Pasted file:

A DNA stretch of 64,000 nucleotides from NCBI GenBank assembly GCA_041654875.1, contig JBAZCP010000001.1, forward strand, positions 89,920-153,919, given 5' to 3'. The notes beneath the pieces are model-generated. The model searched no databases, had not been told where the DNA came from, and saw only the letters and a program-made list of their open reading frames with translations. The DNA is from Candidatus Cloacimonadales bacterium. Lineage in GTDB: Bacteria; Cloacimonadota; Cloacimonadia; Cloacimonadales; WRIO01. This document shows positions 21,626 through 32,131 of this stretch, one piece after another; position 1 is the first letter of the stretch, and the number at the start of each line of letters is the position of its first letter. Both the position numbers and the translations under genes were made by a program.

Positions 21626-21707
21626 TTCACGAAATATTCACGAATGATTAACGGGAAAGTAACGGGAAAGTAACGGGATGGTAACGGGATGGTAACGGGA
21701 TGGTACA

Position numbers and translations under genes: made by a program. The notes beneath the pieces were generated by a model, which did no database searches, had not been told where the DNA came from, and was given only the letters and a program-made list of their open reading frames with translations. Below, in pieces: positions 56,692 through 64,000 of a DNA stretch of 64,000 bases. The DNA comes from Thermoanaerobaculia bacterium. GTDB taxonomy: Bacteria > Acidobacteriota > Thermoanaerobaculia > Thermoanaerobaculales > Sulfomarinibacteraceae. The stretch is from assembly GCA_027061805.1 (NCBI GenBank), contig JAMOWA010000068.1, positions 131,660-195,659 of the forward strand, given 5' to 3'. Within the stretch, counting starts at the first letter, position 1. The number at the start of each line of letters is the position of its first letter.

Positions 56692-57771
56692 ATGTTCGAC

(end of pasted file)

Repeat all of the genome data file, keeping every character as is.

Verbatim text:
A DNA stretch of 64,000 nucleotides from NCBI GenBank assembly GCA_041654875.1, contig JBAZCP010000001.1, forward strand, positions 89,920-153,919, given 5' to 3'. The notes beneath the pieces are model-generated. The model searched no databases, had not been told where the DNA came from, and saw only the letters and a program-made list of their open reading frames with translations. The DNA is from Candidatus Cloacimonadales bacterium. Lineage in GTDB: Bacteria; Cloacimonadota; Cloacimonadia; Cloacimonadales; WRIO01. This document shows positions 21,626 through 32,131 of this stretch, one piece after another; position 1 is the first letter of the stretch, and the number at the start of each line of letters is the position of its first letter. Both the position numbers and the translations under genes were made by a program.

Positions 21626-21707
21626 TTCACGAAATATTCACGAATGATTAACGGGAAAGTAACGGGAAAGTAACGGGATGGTAACGGGATGGTAACGGGA
21701 TGGTACA

Position numbers and translations under genes: made by a program. The notes beneath the pieces were generated by a model, which did no database searches, had not been told where the DNA came from, and was given only the letters and a program-made list of their open reading frames with translations. Below, in pieces: positions 56,692 through 64,000 of a DNA stretch of 64,000 bases. The DNA comes from Thermoanaerobaculia bacterium. GTDB taxonomy: Bacteria > Acidobacteriota > Thermoanaerobaculia > Thermoanaerobaculales > Sulfomarinibacteraceae. The stretch is from assembly GCA_027061805.1 (NCBI GenBank), contig JAMOWA010000068.1, positions 131,660-195,659 of the forward strand, given 5' to 3'. Within the stretch, counting starts at the first letter, position 1. The number at the start of each line of letters is the position of its first letter.

Positions 56692-57771
56692 ATGTTCGAC